I suppose the word “partly” in there will lead some readers to be indulgent, but no Bowie fan will ever forgive this. This passage makes you feel that Rojek has not understood Jagger, Hendrix nor Morrison, that he certainly does not know what “style” and “camp” mean, that he is abominably essentialist when it comes to gender, and that he has not got a clue who Bowie is and what Ziggy Stardust was all about! Few “characters” urged public emulation more than Ziggy Stardust; Rojek can’t have attended Bowie’s last Ziggy concerts in 1973 or he would know better. What he means by “coherent” and “incoherent” will presumably remain a mystery, since it might be better to move on, suspecting that it is too politically incorrect for words. Fortunately, the book then addresses “Achievement Famine”, anti-heroes and losers in an engaging manner. There is a poem, reproduced in full, by Eric Harris (one of the teenage authors of the Columbine High School massacre in Littleton) that is quite fascinating. I also love the conclusion:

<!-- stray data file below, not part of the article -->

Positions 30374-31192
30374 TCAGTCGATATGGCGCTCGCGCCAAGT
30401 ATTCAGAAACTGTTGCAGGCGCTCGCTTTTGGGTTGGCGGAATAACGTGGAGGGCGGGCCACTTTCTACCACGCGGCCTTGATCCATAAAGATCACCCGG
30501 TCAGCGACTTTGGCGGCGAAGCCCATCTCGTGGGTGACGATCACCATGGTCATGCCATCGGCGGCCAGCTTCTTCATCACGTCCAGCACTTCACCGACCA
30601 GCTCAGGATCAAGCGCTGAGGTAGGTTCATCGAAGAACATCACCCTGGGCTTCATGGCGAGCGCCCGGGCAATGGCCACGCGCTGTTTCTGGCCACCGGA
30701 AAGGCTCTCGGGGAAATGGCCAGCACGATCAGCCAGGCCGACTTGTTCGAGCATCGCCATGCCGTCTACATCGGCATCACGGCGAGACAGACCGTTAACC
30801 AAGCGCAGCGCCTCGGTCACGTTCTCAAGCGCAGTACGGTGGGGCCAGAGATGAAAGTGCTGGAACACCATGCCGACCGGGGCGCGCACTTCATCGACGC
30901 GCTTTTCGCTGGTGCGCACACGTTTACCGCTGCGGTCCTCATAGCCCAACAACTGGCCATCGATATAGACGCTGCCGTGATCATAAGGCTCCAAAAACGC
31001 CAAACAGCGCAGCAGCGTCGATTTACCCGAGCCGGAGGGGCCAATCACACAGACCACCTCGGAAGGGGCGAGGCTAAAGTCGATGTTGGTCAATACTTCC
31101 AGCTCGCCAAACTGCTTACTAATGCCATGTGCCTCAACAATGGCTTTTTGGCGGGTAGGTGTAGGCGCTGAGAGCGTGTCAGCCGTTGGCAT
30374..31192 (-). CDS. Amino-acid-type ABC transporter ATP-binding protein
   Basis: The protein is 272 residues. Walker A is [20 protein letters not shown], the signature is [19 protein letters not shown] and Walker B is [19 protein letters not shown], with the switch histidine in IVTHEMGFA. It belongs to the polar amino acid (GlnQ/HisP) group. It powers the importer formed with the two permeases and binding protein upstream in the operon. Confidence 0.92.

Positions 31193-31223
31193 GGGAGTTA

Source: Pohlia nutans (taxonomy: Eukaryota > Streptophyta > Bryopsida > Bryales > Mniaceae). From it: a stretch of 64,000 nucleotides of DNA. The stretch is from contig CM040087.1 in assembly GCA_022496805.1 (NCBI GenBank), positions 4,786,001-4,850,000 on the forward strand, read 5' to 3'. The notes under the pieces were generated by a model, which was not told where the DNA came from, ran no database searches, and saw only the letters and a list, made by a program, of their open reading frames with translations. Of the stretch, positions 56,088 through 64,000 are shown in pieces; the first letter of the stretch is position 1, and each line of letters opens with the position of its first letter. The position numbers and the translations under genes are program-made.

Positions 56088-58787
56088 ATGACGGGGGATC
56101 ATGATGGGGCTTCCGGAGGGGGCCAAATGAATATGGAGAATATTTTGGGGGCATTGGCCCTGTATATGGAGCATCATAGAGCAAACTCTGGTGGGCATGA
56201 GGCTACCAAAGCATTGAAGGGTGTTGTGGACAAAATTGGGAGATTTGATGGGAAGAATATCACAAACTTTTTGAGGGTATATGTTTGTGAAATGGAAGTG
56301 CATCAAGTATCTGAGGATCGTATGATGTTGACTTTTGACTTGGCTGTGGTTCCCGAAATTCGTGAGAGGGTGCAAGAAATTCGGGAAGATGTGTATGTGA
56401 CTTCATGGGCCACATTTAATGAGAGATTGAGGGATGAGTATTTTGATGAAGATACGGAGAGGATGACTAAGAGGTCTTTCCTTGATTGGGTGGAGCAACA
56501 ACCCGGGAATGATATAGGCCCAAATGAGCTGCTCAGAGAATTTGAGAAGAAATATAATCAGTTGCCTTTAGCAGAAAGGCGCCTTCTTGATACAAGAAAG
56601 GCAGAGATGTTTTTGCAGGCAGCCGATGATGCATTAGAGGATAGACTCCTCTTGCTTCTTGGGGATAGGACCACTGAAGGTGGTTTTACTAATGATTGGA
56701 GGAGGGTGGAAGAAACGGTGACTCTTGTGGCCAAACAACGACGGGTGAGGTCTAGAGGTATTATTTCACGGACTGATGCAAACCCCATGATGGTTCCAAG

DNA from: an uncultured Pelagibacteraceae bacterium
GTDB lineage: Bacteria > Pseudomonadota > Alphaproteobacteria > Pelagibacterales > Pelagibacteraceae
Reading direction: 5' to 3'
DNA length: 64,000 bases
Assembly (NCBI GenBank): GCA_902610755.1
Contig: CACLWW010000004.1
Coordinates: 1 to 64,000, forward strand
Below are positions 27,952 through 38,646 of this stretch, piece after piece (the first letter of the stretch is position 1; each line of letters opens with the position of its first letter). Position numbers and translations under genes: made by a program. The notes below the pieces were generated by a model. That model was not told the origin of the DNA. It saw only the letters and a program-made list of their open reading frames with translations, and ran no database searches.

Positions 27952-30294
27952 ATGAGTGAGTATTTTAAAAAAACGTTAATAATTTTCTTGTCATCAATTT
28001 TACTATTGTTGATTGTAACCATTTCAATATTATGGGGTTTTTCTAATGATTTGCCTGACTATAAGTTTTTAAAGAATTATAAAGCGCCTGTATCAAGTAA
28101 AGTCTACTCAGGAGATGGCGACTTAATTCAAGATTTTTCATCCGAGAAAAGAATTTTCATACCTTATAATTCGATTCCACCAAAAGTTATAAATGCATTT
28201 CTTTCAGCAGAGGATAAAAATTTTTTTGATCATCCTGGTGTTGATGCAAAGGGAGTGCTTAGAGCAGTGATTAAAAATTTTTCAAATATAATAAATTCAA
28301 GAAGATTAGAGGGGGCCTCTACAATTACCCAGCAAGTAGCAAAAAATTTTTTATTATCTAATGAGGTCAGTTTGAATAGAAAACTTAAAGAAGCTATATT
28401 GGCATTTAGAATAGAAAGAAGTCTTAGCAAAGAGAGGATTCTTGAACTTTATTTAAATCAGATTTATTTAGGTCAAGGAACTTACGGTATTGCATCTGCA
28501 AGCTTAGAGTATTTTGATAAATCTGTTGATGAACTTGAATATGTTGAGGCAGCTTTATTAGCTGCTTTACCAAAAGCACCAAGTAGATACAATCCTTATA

As long as democracy and capitalism prevail there will always be an Olympus, inhabited not by Zeus and his court, but by celebrities, elevated from the mass, who embody the restless, fecund and frequently disturbing form of the mass in the public face they assemble.

Two more things. Pity there is no index. I am told Autrement will soon publish a translation of the book in France.